For a change of pace, I’ve decided to use my column at Foreign Policy’s Transitions blog to focus on the people, on the Venezuelans that are making a difference, surviving, and suffering. My goal is to focus on a different character in each column.
This is not easy for somebody used to writing about politics and economics, commenting on news, and such. It requires a whole different set of writing muscles, and I’m not sure I’ve pulled it off yet.
The value added is towards the end:
When I met Laureano in Austin, I asked him about the heavy undercurrent of anxiety in his comedy. “I’m deeply concerned about where our country is headed. It gets harder and harder to laugh about the situation. I was kidnapped when I was entering my home a few months ago, and this has shaken me.”
I asked him about the balance between tragedy and comedy. “It’s no balance. Tragedy is essential to my comedy,” he said without skipping a beat. “When freedom is threatened, comedy can be the only hiding place in which freedom can be safe. There was a Spanish writer from the early twentieth century named José Francés, who wrote that a comedian is a man that stops at the side of the road and contemplates the path of his life. When confronted with human misery, he is deeply saddened, but when the sadness reaches his brain, it has become laughter. … Comedy is a great threat to dictatorship because it unmasks it. That which has been illuminated with the truth of comedy cannot be hidden anymore.”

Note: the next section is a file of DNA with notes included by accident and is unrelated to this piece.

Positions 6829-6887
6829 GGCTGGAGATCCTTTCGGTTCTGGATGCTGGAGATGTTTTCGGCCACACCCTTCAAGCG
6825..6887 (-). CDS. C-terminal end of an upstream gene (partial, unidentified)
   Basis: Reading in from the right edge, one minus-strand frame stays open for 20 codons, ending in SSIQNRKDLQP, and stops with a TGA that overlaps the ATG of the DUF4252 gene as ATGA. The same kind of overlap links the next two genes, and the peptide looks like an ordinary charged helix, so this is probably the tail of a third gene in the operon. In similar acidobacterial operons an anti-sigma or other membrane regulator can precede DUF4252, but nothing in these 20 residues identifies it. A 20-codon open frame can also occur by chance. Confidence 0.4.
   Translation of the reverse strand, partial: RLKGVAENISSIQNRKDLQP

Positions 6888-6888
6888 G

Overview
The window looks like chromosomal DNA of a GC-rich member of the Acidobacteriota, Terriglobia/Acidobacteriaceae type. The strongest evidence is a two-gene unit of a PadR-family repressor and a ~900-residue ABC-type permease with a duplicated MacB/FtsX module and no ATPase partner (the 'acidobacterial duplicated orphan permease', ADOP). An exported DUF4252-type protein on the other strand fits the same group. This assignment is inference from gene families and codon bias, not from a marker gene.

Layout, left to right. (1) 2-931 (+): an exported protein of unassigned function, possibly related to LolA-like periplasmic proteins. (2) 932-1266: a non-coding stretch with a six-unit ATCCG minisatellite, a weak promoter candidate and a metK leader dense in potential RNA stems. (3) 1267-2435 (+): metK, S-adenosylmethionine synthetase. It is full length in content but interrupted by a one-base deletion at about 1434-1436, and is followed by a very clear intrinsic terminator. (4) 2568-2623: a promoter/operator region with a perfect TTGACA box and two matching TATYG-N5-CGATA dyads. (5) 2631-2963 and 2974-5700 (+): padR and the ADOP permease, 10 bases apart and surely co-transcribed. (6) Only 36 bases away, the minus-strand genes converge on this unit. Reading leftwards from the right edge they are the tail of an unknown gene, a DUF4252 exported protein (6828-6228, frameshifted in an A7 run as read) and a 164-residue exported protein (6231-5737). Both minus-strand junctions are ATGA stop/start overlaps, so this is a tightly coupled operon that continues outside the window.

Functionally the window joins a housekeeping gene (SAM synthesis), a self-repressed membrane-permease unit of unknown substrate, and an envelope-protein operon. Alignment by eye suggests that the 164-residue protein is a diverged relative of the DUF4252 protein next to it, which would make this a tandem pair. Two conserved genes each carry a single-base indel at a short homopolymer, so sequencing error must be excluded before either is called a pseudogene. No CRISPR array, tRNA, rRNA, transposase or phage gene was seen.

“Still,” he concluded, “it is impossible for me not to feel terribly sad when I go on stage to talk about what is going on. Sometimes I speak about serious things in my act, and people begin to cry. But I do it … because it is important.”